Readiness

Anticipation for what's ahead can be the best.  Looking forward to that family picnic, date, vacation, promotion at work.  We plan, prepare, ponder; often putting more time in advance of the event than the event itself.


Failure to plan is merely planning to fail.
 -- Winston Churchill

Then again, we are all different.  Some live life according to whim, others plan to surgical precision, and the rest somewhere in between.  I’m willing to bet, though, when it comes to something like your vacation, you make time to think it through.  How much vacation time to you have?  Do you know where you’ll be spending it this year?  Have some ideas as to where you’ll go in the future?  How much you’ll spend?  Mulling it over in your head as it approaches?  Who will go with you?  If you have kids, will they go with you?  Do your pets need someone to take care of them, or will you put them in the kennel?

Find these questions easy to answer?  Well, if not, it’s a good process to consider.

What about for when you will be gone?  As the reality of death is unpleasant, I propose that it doesn't have to be.  Being prepared can take that sting away, not only for yourself in wincing anticipation, but all about you.  Are you ready for what's next?  Are those close to you, or even if single and no children is an apt descriptor for your life, what of those that depend on you, are they in any way prepared?  Have you put as much thought into that leave of absence, if you’ll forgive the misuse of the phrase, as you have a fun vacation?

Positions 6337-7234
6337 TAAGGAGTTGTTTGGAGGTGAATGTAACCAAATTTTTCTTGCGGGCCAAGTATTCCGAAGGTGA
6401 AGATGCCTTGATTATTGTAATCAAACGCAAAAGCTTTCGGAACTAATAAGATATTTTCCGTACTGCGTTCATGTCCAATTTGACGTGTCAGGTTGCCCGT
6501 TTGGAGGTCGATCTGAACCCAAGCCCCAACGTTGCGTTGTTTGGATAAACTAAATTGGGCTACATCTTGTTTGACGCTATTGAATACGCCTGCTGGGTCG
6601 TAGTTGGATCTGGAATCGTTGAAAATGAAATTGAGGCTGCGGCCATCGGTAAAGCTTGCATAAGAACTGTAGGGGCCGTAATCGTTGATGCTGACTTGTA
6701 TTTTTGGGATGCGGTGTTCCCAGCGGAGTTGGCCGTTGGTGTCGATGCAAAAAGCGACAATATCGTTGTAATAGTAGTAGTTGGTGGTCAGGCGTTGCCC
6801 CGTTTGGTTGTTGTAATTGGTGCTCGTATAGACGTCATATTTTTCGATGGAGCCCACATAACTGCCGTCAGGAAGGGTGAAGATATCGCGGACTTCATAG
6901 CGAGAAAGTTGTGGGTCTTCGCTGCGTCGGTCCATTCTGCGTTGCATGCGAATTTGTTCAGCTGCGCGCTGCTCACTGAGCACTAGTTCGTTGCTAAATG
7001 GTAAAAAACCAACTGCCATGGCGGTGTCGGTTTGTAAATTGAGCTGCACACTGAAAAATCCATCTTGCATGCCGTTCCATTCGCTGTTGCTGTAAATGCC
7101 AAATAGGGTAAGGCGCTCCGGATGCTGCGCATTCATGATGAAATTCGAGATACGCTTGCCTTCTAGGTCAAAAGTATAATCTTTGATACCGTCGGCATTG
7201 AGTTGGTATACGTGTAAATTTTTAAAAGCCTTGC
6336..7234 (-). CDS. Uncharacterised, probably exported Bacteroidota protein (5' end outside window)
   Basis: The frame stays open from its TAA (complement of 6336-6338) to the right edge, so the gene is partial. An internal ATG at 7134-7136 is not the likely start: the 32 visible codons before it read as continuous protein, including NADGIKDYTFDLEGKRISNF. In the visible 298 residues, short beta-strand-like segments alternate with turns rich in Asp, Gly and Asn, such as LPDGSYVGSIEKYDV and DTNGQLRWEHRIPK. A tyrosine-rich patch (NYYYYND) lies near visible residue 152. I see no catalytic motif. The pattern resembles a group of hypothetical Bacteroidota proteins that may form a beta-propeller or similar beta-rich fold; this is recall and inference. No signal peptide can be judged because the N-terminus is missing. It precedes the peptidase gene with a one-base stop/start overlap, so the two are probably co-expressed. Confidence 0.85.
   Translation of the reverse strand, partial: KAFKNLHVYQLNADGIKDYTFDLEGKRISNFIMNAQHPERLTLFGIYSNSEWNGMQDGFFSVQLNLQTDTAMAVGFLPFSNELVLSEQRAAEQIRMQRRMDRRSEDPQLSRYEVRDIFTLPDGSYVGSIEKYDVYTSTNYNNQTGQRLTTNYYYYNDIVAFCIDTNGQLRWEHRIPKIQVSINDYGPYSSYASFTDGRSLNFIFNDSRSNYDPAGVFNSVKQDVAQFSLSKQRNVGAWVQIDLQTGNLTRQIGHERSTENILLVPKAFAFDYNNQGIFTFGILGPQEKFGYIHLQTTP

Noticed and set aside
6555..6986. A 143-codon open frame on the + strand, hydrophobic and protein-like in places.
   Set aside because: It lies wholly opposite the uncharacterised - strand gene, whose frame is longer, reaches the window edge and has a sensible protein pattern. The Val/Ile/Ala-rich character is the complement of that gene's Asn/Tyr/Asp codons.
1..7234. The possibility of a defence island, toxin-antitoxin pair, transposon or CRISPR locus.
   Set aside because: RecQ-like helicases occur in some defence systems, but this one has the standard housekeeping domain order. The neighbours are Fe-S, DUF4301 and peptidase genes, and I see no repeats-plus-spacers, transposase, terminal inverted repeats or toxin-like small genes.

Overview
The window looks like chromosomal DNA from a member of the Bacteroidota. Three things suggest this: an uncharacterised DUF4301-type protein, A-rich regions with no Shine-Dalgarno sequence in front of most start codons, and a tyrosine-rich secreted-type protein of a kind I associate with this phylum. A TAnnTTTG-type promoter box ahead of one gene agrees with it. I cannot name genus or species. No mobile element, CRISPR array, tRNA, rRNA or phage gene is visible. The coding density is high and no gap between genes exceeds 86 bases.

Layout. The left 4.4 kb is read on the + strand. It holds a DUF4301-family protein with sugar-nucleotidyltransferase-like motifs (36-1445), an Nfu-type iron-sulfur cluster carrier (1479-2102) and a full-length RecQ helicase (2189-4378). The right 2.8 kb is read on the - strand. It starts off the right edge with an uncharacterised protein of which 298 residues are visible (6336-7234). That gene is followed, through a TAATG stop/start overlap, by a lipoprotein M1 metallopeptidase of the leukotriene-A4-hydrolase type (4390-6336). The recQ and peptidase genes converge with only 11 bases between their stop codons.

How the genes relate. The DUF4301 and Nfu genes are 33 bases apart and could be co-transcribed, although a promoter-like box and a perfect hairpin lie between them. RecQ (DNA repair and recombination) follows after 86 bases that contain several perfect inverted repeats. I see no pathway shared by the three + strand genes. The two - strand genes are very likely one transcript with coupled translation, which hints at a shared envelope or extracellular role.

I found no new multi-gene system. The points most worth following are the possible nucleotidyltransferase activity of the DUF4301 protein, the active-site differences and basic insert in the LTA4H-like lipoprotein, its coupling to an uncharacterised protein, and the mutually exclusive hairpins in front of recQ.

Don’t worry.  You’re in a common position if you haven’t yet taken “make a will” off your to do list.  Many people spend more time planning their vacations more than they do planning their estates. It’s easy to understand since we are all hoping there will be at least one more holiday to plan sooner.  Further, going to ski, visit a friend, go hang out on a beach is far more fun to ponder.  Estate planning is far more important.  It requires more time and effort, and yet often gets the shrift.  We rationalise that other matters require our attention.  However, without a comprehensive estate plan, all you have worked so hard for, through education, work, and investments can be lost or end up with unintended beneficiaries.

Here’s the ugly truth, meteor or not, you will have an estate. Even if you plan on spending every last penny, without notice as to what day that will be, you will be on once side or another of net worth.  If you take the time now, to prepare for the transfer of assets, you get to choose.  You, not a default choice by statute, will have a hand in selecting not only who gets what, but how the transfers will occur such that you minimize taxes due, and making sure you have sufficient liquidity to meet nondischargable debts and obligations.

Often, the phrase estate planning  elicits assumptions that it is for the very wealthy.  However, this just isn’t the case.  What is imperative to understand is that your estate plan be consistent with how you lived your life, such that your financial and philanthropic goals are met after you’re gone.